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 Post subject: Re: creating syllabus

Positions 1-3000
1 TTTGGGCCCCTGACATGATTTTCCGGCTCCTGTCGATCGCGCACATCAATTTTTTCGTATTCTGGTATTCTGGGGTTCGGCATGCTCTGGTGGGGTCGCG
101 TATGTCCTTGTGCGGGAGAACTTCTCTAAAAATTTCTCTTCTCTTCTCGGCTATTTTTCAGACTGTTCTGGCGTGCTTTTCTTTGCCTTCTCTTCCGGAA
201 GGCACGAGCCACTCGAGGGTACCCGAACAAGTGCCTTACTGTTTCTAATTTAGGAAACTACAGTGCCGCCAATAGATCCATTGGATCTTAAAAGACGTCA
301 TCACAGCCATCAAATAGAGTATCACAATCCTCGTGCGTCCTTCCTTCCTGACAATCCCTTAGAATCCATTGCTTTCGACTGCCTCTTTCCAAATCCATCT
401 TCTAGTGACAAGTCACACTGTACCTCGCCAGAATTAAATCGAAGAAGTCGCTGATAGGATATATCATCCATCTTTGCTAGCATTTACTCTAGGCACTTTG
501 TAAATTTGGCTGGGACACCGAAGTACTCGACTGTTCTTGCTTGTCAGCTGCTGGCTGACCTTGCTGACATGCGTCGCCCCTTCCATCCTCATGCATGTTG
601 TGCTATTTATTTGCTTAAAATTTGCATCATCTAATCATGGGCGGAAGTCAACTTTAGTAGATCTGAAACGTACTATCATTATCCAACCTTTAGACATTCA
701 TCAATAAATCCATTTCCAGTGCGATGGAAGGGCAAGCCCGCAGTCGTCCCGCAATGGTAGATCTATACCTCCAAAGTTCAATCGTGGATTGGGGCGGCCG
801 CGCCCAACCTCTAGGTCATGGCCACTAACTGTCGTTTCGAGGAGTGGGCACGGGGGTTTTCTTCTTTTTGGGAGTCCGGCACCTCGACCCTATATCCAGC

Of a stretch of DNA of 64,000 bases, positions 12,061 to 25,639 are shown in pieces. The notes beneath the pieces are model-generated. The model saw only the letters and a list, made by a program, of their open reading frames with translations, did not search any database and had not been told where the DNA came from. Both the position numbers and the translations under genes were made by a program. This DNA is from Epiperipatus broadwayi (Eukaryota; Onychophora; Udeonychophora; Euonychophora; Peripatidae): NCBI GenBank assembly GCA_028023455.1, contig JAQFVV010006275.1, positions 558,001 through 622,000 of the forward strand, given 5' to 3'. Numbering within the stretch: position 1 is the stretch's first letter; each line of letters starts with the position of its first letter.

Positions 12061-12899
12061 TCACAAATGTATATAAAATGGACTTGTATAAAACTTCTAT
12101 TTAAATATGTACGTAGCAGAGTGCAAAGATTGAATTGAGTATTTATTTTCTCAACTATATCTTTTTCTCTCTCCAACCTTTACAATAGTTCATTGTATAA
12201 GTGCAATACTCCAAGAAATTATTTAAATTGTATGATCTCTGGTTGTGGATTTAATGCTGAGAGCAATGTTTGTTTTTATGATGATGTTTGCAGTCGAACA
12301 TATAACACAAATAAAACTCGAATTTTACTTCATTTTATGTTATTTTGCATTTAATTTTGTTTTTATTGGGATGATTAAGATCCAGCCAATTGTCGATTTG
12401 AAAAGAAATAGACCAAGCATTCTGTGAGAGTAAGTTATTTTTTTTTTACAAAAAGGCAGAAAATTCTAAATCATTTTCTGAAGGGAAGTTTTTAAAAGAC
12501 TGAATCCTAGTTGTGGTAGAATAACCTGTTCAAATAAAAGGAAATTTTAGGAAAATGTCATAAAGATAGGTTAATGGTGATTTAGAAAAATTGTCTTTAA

PostPosted: Mon Oct 23, 2000 10:43 am